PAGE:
KANSAS CITY -- When Astros starter Framber Valdez threw errantly to first base in the bottom of the second inning Sunday afternoon, first baseman José Abreu chucked his glove at the ball in an effort to stop the ball from sailing into the outfield.
Turns out, you can’t do that, but it didn’t cost the Astros as much as it could have in their 7-1 win over the Royals at Kauffman Stadium.
With a runner on first and one out in the bottom of the second inning, Royals catcher Logan Porter hit a chopper up the third-base line that Valdez ran after and didn’t field cleanly, making an off-balance throw way wide of first base.
The ball was about to land in the outfield before Abreu’s glove knocked it down. This violated the detached equipment rule, though.
The situation is covered in Rule 5.06 (b)(4)(E): Each runner, including the batter-runner may, without liability to be put out, advance two bases if a fielder deliberately throws his glove at and touches a thrown ball.
“I don’t think I’ve ever seen that,” Astros manager Dusty Baker said. “Framber rushed it to try and get the double play to second base, and then he threw off balance like we ask him not to do, which is sometimes tough to stop when you’re trying to get that out. But that was a weird play. And you’re like, ‘Oh, man.’
“You try not to start to think negatively about how they got a run without anything, and possibly could have had two or more, so it was huge for us to get out of there.”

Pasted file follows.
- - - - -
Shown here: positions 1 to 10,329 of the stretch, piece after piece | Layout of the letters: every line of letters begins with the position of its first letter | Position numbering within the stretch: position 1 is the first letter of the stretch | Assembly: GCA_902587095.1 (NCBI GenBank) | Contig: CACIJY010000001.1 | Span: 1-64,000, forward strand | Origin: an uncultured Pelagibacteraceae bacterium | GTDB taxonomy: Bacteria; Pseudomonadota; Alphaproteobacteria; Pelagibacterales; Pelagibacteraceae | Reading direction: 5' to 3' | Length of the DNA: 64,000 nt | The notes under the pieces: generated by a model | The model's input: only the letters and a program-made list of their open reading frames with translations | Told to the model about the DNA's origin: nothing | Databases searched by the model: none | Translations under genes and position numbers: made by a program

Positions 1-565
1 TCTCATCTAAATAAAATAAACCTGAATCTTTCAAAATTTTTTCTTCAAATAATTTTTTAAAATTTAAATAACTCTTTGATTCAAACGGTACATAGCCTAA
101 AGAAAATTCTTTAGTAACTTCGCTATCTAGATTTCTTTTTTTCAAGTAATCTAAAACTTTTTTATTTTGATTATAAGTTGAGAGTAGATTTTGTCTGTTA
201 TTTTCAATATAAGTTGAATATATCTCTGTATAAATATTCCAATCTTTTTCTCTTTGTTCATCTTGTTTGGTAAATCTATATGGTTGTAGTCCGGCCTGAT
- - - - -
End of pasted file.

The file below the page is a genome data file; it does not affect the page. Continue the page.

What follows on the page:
What became confusing is when Porter was only awarded second and Nick Loftin, who had hit a one-out single, was only awarded third. But the placement of the runner is a judgment call by the umpires; they had to determine where the runners were at the time of the infraction.
And that determination is not reviewable.
Because Porter hadn’t yet reached first when Abreu’s glove knocked down the ball, Porter was awarded first base and second base.
Loftin was told to advance to third, even though it can be seen on replay that he had already made it to second when the ball hit Abreu’s glove. But the umpiring crew ruled that Loftin hadn’t reached second yet; thus, he was awarded second and third base as his two bases.
That’s when Royals manager Matt Quatraro went out to ask for a rules check. The umpires connected with replay officials in New York to verify that the placement of the runners following the call was non-reviewable, which was confirmed.
“It was their judgment of where the runner was," Quatraro said. "We went to [Royals replay specialist Bill Duplissea], and he said, ‘No, he was already at second when he threw the glove.’ [Crew chief James Hoye] said, ‘In my judgment, I looked and thought he was not there yet.’ And that part of it is not reviewable.
“Porter was still running to first when it happened. Loftin was already at second, after checking with Duper, so he should have gotten home had they determined he had already gotten to second.”
Loftin scored shortly after on Drew Waters’ sacrifice fly to give Kansas City a 1-0 lead, but the Astros immediately scored two and took the lead back in the third inning off Royals starter Jordan Lyles.
“I didn’t get a good angle of what really happened,” Loftin said. “I got to second base, turned around, and at first, I thought it just hit his glove and his glove came off.”